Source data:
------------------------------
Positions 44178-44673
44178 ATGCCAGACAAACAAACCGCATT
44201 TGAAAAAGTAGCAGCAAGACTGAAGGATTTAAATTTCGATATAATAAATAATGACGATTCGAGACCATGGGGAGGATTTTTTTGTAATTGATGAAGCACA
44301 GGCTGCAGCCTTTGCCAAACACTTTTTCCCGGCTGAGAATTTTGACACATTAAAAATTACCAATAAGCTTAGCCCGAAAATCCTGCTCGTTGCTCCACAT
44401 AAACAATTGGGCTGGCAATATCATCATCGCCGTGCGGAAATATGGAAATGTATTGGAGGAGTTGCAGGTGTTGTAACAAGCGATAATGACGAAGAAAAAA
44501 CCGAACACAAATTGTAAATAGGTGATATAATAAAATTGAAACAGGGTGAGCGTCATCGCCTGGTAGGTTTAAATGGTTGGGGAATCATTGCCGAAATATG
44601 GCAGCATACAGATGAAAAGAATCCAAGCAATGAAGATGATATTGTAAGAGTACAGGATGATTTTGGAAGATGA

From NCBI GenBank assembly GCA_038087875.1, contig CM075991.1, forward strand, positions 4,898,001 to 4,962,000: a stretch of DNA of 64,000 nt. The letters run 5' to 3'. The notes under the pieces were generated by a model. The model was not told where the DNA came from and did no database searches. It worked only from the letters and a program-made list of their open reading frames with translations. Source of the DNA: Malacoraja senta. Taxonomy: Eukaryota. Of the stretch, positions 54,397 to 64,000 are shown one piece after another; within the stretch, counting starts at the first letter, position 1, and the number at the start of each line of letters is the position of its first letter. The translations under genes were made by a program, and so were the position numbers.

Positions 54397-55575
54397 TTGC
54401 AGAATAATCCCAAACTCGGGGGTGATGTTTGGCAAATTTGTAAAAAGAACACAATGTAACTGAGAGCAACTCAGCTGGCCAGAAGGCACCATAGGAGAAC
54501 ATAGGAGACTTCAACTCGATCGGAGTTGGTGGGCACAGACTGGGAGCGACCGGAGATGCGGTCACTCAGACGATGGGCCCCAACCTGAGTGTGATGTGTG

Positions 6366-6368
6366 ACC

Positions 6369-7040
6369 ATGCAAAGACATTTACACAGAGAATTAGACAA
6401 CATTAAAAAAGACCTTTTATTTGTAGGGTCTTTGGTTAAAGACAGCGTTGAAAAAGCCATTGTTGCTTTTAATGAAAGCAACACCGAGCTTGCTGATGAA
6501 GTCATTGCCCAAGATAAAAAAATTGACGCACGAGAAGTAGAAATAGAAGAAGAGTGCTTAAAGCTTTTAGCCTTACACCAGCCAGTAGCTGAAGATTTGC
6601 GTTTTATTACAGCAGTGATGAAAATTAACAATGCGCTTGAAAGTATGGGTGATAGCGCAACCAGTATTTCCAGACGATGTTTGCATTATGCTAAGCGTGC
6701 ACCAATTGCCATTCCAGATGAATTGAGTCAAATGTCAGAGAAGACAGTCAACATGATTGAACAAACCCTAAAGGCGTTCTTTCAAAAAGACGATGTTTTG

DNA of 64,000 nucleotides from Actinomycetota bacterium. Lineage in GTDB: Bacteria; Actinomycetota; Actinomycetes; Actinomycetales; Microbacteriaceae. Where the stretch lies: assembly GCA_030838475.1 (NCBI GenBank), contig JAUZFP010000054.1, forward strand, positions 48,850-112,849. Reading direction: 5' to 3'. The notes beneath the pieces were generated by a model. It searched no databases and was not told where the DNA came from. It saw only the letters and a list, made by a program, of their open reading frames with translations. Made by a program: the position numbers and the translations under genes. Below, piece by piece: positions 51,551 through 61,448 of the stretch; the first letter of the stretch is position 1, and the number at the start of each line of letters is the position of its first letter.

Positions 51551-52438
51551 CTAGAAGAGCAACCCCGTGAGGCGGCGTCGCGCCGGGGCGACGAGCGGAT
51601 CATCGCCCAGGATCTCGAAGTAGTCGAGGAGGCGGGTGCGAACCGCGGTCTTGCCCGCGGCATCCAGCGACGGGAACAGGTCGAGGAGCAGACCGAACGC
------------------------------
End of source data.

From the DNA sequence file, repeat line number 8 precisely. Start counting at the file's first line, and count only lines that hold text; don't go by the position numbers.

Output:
From NCBI GenBank assembly GCA_038087875.1, contig CM075991.1, forward strand, positions 4,898,001 to 4,962,000: a stretch of DNA of 64,000 nt. The letters run 5' to 3'. The notes under the pieces were generated by a model. The model was not told where the DNA came from and did no database searches. It worked only from the letters and a program-made list of their open reading frames with translations. Source of the DNA: Malacoraja senta. Taxonomy: Eukaryota. Of the stretch, positions 54,397 to 64,000 are shown one piece after another; within the stretch, counting starts at the first letter, position 1, and the number at the start of each line of letters is the position of its first letter. The translations under genes were made by a program, and so were the position numbers.